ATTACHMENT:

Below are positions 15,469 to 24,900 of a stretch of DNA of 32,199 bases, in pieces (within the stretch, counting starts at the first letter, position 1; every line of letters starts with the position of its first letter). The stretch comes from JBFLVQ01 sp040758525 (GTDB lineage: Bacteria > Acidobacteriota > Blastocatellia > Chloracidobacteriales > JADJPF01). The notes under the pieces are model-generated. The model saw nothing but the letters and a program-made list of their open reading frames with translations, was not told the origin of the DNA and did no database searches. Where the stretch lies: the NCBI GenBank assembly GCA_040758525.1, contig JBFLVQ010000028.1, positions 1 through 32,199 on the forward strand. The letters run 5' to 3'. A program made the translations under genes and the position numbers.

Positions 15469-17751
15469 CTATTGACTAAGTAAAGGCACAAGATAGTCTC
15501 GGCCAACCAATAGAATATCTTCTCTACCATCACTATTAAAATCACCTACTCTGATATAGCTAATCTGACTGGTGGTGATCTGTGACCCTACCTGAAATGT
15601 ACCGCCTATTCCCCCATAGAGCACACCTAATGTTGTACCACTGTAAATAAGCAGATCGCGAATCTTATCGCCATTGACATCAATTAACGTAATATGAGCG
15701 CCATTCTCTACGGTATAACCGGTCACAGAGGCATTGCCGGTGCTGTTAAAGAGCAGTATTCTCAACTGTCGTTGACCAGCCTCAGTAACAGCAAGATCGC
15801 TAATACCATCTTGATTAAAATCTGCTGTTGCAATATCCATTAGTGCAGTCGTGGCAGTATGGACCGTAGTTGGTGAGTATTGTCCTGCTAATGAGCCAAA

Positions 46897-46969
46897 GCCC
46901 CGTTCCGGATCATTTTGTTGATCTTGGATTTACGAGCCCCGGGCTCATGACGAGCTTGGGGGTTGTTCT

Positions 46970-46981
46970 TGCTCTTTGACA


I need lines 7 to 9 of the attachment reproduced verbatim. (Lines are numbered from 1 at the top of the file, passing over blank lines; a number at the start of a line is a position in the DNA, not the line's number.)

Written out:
15801 TAATACCATCTTGATTAAAATCTGCTGTTGCAATATCCATTAGTGCAGTCGTGGCAGTATGGACCGTAGTTGGTGAGTATTGTCCTGCTAATGAGCCAAA

Positions 46897-46969
46897 GCCC